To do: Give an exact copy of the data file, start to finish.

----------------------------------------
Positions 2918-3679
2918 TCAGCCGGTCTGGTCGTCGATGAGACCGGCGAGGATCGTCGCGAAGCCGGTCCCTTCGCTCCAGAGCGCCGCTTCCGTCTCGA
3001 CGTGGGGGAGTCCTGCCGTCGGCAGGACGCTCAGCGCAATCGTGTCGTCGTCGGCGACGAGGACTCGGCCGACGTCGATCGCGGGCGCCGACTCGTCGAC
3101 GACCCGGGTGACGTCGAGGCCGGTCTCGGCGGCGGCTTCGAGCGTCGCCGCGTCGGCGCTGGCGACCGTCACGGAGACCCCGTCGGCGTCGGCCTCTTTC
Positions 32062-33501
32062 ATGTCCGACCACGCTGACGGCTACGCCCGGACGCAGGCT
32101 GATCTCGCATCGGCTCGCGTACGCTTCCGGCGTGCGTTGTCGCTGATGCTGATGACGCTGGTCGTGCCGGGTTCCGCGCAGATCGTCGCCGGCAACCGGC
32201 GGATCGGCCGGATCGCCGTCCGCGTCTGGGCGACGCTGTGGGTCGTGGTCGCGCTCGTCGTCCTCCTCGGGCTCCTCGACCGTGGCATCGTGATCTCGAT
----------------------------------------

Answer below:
Positions 2918-3679
2918 TCAGCCGGTCTGGTCGTCGATGAGACCGGCGAGGATCGTCGCGAAGCCGGTCCCTTCGCTCCAGAGCGCCGCTTCCGTCTCGA
3001 CGTGGGGGAGTCCTGCCGTCGGCAGGACGCTCAGCGCAATCGTGTCGTCGTCGGCGACGAGGACTCGGCCGACGTCGATCGCGGGCGCCGACTCGTCGAC
3101 GACCCGGGTGACGTCGAGGCCGGTCTCGGCGGCGGCTTCGAGCGTCGCCGCGTCGGCGCTGGCGACCGTCACGGAGACCCCGTCGGCGTCGGCCTCTTTC
Positions 32062-33501
32062 ATGTCCGACCACGCTGACGGCTACGCCCGGACGCAGGCT
32101 GATCTCGCATCGGCTCGCGTACGCTTCCGGCGTGCGTTGTCGCTGATGCTGATGACGCTGGTCGTGCCGGGTTCCGCGCAGATCGTCGCCGGCAACCGGC
32201 GGATCGGCCGGATCGCCGTCCGCGTCTGGGCGACGCTGTGGGTCGTGGTCGCGCTCGTCGTCCTCCTCGGGCTCCTCGACCGTGGCATCGTGATCTCGAT